Payson Pair Returns From Hurricane-Ravaged Area

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Watching two children from a family fleeing the ravages of Hurricane Katrina unwrap toys donated by Payson youngsters was the highlight of a relief trip to New Orleans for a pair of Payson Good Samaritans.

"We actually got to see those toys change hands and that was very emotional for us," Butch Klein said. "It happened at the Crossgate Baptist Church in Robert (La.)"

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Payson residents Butch Klein and Mike Kobo recently returned from a trip to the Gulf Coast, where they delivered two truckloads of donations.

"The family had lost their home, everything in the flooding in southern New Orleans where they (once) lived."

Klein, a co-owner of Quality Movers in Payson, and his friend and employee Mike Kobo, drove two truckloads filled with 13 tons of supplies to victims of the hurricane.

In the truckloads were water, clothing, food, medicines, personal hygiene products, children's toys, clothing, baby diapers, medicines and $6,000 in cash given to relief officials at the Baptist church.

"We had just about everything people who had lost their home and personal possessions would need," Klein said. "And it all came from the people in Payson; they are the real heroes in all this, not us."

"We just drove from Payson to Louisiana, and that's nothing new -- it's what we do for a living," Klein said.

The pair's relief effort was spawned Sept. 3 just after Katrina plowed into the southern coastal states sparking one of the worst disasters in the nation's history.

"We were riding around in the truck and talking about what we could do to help out," Kobo said.

The two decided they would contact KMOG radio station and make an appeal for donations for the hurricane evacuees.

The following day at Mountain Bible Church, where the two attend, another plea went out for supplies.

By Sept. 5, Labor Day, donations began arriving at Kobo's home in truckloads.

"We had so many people, it looked like red ants on a hill," Klein said. "We fully loaded 24-foot Budget and 26-foot U-Haul trucks."

While the hordes of volunteers loaded the supplies, Kobo's wife, Marion, surfed the Internet to plot a route from Payson to Louisiana.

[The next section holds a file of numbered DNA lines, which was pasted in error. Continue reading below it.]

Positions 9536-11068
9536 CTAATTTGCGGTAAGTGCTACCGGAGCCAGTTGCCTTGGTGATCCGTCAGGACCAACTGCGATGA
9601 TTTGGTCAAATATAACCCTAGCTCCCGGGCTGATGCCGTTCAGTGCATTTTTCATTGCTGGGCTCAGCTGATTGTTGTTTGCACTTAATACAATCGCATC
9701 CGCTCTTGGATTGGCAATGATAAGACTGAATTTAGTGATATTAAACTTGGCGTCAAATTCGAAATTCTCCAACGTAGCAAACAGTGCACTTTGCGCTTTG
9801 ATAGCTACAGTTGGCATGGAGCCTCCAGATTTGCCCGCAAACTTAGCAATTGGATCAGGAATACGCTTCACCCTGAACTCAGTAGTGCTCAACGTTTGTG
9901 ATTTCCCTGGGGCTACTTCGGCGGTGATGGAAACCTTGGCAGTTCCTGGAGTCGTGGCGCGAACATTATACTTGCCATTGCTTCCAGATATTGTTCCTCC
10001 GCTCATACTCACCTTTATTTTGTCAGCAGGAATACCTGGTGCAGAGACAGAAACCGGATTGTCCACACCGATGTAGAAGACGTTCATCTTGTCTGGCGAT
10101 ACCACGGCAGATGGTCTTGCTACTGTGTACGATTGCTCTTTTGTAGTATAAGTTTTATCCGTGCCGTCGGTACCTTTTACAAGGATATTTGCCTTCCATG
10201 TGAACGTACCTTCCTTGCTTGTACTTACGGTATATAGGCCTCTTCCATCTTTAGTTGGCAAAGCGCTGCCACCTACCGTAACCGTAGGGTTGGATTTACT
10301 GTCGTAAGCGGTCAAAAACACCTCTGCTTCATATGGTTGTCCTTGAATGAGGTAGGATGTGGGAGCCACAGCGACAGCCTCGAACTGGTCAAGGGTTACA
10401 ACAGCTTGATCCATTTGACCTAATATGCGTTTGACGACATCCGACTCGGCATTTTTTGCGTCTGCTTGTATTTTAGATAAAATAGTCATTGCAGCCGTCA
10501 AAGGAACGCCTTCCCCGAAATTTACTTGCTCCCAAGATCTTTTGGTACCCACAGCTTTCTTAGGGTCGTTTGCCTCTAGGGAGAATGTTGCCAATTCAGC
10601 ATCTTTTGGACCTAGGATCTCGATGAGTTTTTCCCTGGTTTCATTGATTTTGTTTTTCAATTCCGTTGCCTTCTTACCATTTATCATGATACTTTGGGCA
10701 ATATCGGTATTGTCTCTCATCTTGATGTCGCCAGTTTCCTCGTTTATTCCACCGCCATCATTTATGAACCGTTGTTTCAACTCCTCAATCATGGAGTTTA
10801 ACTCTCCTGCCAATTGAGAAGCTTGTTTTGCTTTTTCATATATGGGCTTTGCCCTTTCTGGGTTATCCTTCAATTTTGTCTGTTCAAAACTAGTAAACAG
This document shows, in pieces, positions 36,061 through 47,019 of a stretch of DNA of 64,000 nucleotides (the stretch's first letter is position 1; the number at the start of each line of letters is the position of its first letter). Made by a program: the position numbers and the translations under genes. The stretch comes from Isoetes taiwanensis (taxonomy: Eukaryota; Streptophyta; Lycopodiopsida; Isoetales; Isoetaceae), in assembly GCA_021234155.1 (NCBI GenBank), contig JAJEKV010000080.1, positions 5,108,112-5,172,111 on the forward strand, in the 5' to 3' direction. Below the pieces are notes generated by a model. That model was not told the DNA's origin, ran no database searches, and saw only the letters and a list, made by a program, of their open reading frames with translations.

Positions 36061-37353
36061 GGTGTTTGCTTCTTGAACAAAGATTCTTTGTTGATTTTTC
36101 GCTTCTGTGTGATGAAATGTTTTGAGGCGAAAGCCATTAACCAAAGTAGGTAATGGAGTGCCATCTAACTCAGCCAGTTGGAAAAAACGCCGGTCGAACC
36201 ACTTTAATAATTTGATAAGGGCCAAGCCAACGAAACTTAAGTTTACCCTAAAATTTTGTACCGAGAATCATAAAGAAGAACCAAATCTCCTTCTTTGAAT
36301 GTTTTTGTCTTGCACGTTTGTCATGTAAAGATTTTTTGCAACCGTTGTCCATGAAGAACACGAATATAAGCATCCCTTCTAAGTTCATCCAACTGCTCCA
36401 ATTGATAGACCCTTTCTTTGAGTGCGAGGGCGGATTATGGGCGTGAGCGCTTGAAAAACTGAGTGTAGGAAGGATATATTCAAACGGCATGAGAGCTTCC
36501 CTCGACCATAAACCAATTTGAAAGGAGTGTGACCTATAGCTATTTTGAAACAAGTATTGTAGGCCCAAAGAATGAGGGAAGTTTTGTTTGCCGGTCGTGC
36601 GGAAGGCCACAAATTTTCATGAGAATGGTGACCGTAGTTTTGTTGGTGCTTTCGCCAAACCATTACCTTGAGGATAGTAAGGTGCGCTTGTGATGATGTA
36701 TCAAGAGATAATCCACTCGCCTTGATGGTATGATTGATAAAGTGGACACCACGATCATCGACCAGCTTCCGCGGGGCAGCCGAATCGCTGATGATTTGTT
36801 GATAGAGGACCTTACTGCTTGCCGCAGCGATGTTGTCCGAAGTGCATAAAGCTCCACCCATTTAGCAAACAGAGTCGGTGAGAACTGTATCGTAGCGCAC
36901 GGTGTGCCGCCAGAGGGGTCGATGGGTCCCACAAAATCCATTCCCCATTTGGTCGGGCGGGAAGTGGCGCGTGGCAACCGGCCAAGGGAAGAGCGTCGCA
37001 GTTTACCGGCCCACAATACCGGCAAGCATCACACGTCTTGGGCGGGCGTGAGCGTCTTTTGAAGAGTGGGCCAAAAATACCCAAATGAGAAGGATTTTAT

Armed with Marion's directions, the pair departed Rim country the following morning. After traveling through New Mexico and Texas, the two learned in phone calls from Marion that they would have to adjust their route due to closed roads and highways.

"Luckily, we had some back-up plans," Kobo said.

As the pair drove into the northern reaches of Louisiana they began to see firsthand Katrina's devastation.

"Power poles and trees were down, roofs were blown off and there was no electricity," Mike said. "Those were sad sights."

Although the people were obviously suffering, Klein noticed a common thread of resiliency that ran through the victims.

"To me, it looked like they were fighting back pretty good," he said. "For the most part, they were incredibly organized, self sufficient and knew what to do to get her done."

The Louisiana people's courage in the face of extreme adversity made the relief journey even more rewarding for the two Payson men.

"We knew what we, and the people (of Payson), were doing was the right thing," Klein said.

While the supplies were being unloaded at the Baptist Church, Klein and Kobo took the opportunity to further tour the ravaged countryside.

"A lot of roads were closed and it was tough to get around, but we saw more (devastation) than we cared to," Kobo said.

After the truck was unloaded and the supplies were at a place where they could be quickly distributed to victims, Klein and Kobo went in search of a motel room where they could rest for the return trip to Payson. Before finding a vacant motel room, they were hundreds of miles north of Robert in Shreveport.

"All the rooms were being used by evacuees, FEMA and relief workers," Kobo said.

After a night's rest in Shreveport, the two made what they now call the toughest part of journey -- the return to Payson.

"Driving to Louisiana, we couldn't get there fast enough," Klein said. "Coming back, the adrenaline was gone."

Both agree the entire experience was a challenge they will never forget, and they wouldn't hesitate to again undertake another such adventure.

"Not at all, not in a heartbeat," Klein said. "But to do something like this required the help of all those good people in Payson ... they are the ones who really deserve the thanks."

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